There are advantages and disadvantages to buying stocks instead of bonds. Understanding the difference between the two is key to making the right choice for your portfolio.
Let's start by taking a look at the key features of stocks and bonds.
Buying Stocks Instead of Bonds: An Overview
Stocks and bonds differ dramatically in their structures, payouts, returns, and risks.
The Pros and Cons Of Buying Stocks Instead Of Bonds
Stocks are a form of ownership. They represent participation in a company's growth. Generally, investors do not receive any promises about returns of the initial investment. The profitability of the investment depends almost entirely upon the rising stock price, which, at the most fundamental level, relates directly to the performance and growth (increasing profits) of the company.
- Stocks offer the potential for higher returns than bonds but also come with higher risks.
- Bonds generally offer fairly reliable returns and are better suited for risk-averse investors.
- For most investors, diversifying with a combination of stocks and bonds is the best option. Diversification helps mitigate risk.
A bond is a form of debt with which you are the lender instead of the borrower. Bonds are contractual loans made between investors and institutions that, in return for financing, will pay a premium for borrowing, known as a coupon.
Additionally, the investor receives the bond's face value at maturity. The guarantee of payback and all coupon payments relies solely on the ability of the borrower to generate enough cash flow to repay bondholders.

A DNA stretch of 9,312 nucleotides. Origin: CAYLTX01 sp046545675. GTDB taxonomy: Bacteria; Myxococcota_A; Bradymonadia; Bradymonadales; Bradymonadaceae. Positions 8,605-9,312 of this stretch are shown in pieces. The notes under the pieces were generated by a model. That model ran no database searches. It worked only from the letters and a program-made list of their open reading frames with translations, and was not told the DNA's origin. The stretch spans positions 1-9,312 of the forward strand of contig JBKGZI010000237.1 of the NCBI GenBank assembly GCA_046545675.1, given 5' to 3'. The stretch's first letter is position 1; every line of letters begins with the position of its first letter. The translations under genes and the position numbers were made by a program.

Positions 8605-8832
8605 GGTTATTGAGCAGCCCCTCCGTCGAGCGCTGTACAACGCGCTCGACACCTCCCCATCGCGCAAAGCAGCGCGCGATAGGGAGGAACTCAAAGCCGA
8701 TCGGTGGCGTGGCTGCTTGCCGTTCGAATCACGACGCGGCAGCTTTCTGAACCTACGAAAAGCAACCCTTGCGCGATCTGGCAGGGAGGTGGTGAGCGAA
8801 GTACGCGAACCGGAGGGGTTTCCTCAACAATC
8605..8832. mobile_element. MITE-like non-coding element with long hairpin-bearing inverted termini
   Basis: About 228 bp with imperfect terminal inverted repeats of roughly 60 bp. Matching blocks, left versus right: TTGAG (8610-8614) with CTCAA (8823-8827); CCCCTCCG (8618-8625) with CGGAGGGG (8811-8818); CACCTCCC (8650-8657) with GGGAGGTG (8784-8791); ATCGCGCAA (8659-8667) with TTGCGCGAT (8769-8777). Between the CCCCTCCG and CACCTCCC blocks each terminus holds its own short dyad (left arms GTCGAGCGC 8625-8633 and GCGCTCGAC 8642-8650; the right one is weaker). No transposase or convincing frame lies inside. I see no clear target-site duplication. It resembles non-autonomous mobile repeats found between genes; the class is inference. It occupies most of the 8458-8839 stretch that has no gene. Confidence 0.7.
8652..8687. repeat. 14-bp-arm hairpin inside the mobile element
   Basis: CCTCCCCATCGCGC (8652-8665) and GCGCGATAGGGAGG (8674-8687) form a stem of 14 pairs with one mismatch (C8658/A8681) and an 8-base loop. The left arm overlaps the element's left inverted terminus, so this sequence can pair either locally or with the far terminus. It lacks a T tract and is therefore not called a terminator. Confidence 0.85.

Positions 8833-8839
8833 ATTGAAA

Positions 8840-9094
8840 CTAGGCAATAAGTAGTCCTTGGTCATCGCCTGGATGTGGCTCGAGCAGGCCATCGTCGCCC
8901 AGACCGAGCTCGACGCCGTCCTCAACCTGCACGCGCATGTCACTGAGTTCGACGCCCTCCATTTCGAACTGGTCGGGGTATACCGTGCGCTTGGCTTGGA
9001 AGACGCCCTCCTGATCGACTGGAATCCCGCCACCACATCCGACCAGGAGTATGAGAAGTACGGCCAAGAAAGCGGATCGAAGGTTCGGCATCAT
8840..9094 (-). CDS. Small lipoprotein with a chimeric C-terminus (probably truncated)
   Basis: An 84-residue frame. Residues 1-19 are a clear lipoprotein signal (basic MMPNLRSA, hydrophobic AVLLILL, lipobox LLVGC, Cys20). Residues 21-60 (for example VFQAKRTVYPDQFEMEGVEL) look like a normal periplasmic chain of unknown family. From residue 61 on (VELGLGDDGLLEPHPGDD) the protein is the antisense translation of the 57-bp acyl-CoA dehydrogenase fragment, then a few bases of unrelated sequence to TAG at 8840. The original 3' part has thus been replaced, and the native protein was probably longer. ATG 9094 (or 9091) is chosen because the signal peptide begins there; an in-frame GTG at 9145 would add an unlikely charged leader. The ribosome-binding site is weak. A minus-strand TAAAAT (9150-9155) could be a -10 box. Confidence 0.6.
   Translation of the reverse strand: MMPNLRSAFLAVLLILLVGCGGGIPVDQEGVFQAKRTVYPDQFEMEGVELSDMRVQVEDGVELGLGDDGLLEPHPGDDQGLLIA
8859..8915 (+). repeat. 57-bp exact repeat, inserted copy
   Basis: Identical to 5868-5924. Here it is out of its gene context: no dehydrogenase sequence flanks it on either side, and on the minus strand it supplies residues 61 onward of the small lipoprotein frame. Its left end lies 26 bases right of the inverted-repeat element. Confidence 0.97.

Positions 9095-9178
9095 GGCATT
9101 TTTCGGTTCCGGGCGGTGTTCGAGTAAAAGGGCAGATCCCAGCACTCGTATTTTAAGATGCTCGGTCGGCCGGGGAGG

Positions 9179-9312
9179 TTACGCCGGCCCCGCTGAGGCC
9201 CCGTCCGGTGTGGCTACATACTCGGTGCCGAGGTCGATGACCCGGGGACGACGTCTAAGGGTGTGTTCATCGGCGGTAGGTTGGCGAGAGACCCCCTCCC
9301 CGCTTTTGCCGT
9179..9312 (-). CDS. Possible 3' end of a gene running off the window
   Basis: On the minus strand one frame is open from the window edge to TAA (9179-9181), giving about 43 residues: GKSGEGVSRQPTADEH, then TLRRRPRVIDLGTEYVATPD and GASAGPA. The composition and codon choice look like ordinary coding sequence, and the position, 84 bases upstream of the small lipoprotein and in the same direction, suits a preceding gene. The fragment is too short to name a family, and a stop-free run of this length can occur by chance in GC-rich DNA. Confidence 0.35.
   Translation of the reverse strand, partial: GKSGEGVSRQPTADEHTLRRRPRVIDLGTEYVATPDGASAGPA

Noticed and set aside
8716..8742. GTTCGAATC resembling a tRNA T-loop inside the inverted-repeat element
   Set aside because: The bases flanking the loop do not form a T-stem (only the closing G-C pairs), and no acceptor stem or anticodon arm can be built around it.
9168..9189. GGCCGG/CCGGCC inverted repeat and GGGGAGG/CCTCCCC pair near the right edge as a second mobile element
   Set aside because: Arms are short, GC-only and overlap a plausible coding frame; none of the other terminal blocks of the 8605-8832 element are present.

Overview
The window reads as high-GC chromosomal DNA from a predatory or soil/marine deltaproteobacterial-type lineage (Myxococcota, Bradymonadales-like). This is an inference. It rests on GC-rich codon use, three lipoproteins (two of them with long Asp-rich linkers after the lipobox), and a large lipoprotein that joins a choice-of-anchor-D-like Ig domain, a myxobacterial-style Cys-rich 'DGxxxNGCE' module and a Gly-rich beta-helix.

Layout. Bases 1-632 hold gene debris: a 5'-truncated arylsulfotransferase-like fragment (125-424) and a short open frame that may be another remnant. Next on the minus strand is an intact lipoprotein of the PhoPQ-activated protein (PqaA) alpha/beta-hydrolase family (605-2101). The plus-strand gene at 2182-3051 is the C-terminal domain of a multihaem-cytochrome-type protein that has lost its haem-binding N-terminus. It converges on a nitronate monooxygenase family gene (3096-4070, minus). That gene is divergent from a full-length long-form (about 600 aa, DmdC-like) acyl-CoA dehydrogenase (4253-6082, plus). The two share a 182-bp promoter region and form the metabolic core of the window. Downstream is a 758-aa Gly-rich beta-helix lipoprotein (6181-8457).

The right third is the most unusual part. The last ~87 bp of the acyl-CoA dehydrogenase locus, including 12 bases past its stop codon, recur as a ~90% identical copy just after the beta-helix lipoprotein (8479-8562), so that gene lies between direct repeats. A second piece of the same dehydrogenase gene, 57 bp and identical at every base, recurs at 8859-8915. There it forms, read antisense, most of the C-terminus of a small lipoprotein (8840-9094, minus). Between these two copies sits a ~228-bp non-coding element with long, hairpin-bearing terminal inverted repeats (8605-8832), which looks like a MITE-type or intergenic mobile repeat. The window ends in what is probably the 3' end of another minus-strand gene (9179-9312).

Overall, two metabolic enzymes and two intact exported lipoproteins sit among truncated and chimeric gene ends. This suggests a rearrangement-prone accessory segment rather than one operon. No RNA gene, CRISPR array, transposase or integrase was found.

So which security is better? The answer is neither. Stocks and bonds both have their pros and cons, depending on what you are looking for.
Pros of Buying Stocks Instead of Bonds
Stocks have the potential to generate higher returns than bonds. Investors who are willing to take on greater risks than bondholders—and who would prefer the benefit of having partial ownership in a company and the unlimited potential of a rising stock price—would be better off investing in stocks.
By diversifying your investments and placing money into both stocks and bonds, you ensure some safety while leaving some opportunity for above-average returns in your stock investments.
Cons of Buying Stocks Instead of Bonds
In general, stocks are riskier than bonds. The disadvantage of stocks vs. bonds is that stocks are not guaranteed to return anything to the investor, while bonds generally offer fairly reliable returns through coupon payments. Thus, the possibility for high returns is greater with stocks, but so is the possibility of losing money.
Risk-averse investors looking for safety of capital—who prefer a known periodic payment structure (i.e., coupon payments) for a limited time frame—would be better off investing in bonds.